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Teachers Environment Fund overview




Supporting eco projects in schools and colleges

Apply for a $2,000 grant for your school and bring a great eco project to life.

You must be a member of Teachers Mutual Bank to apply on behalf of your school/college/CIT.

2014 applications are now closed and will open in early 2015.


Supporting eco projects in schools and collegesOur Teachers Environment Fund was launched in March 2008 to assist public schools and TAFE/CITs to enhance their sustainability. Since then we have provided $344,000 of grants to 125 projects.

This is your school's chance to receive a grant, up to $2,000 and bring an eco-project to life.

Past recipients have used the grants to plant sustainable gardens, hold an ECO day, build indigenous creeks and worm farms. They provide a great opportunity for teachers to embed sustainability into their students thinking as well as have some fun along the way.

Not sure how to get started?

Here are a few ideas to help get things rolling:
  • Create a native stingless bee colony and invite beekeepers to talk about their importance.
  • Create a chook run. Children will learn to care for the animals and discover that the food they eat doesn’t just come from a supermarket shelf.
  • Organic food scrap bins can be created and used to feed the chooks.
  • Create a hydroponic garden growing lettuce, herbs etc.
  • Host a community eco day.

FAQs

Need more information? Read our Frequently Asked Questions.

Read about the previous recipients.

2014 applications are now closed and will open in early 2015.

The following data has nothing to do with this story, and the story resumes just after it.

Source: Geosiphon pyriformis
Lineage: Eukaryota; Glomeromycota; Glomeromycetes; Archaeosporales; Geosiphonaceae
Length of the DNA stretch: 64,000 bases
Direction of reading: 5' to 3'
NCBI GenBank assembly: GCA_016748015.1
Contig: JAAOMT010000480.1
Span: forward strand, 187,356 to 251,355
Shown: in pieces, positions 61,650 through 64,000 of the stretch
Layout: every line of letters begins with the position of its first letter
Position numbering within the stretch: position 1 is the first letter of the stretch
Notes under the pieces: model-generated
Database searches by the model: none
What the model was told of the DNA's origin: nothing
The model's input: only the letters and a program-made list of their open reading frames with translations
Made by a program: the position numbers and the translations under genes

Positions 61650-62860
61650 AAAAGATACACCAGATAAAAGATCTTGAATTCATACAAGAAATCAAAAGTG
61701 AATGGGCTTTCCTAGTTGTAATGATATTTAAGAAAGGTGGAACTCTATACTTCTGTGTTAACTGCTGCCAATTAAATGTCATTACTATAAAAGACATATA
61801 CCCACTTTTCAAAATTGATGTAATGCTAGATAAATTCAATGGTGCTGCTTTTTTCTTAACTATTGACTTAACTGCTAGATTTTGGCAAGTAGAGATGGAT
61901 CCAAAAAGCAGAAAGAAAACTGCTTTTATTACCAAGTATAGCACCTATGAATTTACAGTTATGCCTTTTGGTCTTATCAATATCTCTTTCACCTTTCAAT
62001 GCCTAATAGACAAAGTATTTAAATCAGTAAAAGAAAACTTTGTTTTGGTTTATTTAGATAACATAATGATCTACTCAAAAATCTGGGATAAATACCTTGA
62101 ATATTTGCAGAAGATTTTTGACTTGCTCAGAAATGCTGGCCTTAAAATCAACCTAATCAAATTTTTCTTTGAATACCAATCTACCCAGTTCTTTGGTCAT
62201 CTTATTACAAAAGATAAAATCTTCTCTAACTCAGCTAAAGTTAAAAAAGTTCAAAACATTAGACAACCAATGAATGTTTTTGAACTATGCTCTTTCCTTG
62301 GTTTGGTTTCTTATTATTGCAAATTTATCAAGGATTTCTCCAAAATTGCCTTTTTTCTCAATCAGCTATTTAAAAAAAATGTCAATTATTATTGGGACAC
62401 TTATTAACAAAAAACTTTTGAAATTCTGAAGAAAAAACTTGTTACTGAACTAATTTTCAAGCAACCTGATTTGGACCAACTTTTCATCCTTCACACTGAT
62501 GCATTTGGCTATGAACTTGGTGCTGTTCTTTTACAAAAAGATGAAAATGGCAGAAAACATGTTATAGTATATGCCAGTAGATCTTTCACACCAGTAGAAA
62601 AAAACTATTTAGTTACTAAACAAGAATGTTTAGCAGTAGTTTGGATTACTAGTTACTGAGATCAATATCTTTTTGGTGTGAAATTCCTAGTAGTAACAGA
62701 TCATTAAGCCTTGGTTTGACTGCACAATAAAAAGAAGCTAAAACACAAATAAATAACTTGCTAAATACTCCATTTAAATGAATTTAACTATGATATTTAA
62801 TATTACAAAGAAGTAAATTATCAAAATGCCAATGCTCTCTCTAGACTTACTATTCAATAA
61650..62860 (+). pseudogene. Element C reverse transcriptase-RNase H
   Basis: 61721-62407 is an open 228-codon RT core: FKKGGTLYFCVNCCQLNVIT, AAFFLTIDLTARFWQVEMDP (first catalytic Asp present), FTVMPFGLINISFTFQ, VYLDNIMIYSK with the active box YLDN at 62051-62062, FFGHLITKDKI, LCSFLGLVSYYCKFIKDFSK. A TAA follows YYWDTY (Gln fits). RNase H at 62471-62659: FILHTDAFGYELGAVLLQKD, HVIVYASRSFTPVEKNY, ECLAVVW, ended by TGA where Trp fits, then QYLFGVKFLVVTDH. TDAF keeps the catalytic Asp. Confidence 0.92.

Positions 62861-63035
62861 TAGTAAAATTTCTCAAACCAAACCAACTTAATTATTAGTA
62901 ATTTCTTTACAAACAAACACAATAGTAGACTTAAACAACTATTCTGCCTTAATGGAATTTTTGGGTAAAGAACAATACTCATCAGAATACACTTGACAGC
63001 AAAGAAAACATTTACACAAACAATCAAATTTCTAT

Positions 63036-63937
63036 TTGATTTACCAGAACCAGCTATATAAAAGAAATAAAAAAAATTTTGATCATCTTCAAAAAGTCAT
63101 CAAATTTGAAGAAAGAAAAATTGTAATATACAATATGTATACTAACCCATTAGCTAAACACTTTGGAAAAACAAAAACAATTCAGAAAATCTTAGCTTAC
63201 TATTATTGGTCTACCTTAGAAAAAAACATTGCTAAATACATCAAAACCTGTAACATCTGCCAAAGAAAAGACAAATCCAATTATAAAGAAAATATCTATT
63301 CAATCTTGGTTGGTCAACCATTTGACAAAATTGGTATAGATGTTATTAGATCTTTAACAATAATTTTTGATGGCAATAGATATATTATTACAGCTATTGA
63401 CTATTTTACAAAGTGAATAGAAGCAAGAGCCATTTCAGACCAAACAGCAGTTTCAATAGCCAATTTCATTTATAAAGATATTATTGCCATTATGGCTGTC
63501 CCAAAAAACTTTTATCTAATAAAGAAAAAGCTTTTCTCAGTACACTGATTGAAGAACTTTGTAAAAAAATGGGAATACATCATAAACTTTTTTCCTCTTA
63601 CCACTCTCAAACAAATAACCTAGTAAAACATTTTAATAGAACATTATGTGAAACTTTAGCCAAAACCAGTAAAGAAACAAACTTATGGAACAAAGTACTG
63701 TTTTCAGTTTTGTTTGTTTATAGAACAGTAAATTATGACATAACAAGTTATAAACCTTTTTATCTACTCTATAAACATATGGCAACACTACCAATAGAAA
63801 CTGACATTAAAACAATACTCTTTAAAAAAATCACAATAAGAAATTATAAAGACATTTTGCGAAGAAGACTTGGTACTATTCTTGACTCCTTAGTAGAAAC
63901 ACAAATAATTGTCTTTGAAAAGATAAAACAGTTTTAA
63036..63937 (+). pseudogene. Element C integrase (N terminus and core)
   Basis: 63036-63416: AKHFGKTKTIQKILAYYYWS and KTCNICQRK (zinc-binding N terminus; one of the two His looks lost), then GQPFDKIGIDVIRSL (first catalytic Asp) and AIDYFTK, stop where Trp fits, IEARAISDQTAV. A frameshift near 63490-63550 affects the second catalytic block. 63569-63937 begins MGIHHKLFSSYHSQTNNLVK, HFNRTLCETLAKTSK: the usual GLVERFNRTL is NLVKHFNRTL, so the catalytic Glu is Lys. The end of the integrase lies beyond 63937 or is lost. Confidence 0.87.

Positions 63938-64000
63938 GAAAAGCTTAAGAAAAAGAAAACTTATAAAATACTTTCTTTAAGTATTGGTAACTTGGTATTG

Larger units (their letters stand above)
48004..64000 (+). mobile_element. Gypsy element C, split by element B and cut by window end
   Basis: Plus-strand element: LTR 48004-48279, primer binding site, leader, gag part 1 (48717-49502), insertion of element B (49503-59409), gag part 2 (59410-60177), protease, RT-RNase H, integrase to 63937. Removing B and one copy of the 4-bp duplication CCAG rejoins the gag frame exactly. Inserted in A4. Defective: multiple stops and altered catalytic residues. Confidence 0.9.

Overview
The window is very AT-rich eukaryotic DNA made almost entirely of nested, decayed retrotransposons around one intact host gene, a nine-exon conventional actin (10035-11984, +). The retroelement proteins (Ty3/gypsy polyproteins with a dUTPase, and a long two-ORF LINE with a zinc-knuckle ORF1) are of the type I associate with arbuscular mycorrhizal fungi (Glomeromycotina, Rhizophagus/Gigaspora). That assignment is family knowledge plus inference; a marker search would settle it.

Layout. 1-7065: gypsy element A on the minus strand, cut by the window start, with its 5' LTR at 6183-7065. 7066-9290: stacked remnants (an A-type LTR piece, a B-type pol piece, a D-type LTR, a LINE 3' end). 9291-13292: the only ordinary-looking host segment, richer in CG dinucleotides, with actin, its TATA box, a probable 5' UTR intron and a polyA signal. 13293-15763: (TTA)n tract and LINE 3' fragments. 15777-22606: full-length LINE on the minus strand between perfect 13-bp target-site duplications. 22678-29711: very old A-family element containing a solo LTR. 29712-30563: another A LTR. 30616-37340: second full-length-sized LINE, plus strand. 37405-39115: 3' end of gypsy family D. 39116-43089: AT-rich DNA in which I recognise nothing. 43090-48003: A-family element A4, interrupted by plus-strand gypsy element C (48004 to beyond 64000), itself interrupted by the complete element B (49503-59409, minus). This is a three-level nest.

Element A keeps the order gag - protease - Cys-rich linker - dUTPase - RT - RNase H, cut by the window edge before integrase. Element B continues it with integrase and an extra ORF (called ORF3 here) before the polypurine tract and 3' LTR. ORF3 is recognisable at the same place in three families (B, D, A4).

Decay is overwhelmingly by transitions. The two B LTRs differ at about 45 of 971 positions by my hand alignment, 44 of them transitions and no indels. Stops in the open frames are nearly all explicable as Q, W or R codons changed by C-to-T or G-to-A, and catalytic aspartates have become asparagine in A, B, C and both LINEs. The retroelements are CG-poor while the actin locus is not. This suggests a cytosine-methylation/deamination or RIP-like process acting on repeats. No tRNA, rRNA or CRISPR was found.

How the Teachers Environment Fund can make a difference

Supporting eco projects in schools and collegesStudents at Kensington Public School are learning the importance of sustainable living, thanks to the Teachers Environment Fund.

The school is using the funds to create a school vegetable garden including the purchase of gardening essentials such as tools, soil, seeds, netting for bird protection, an irrigation system and kitchen equipment to cook the produce.

Louise Steiner, Assistant Principal of Kensington Public School, said “The teaching garden will complement the school’s strong environmental program that includes water tanks, solar panels and the recent upgrade of the staff room, turning it into a teaching kitchen. Students will plant and harvest the crops, creating further awareness of the environment and healthy eating habits."

“The program is not only bringing awareness of sustainability to the students but also to the community. We’ve had support from local businesses and members of the community, volunteering to help clear the land, set up a worm farm and install composting bins, all in preparation for garden beds to be planted.”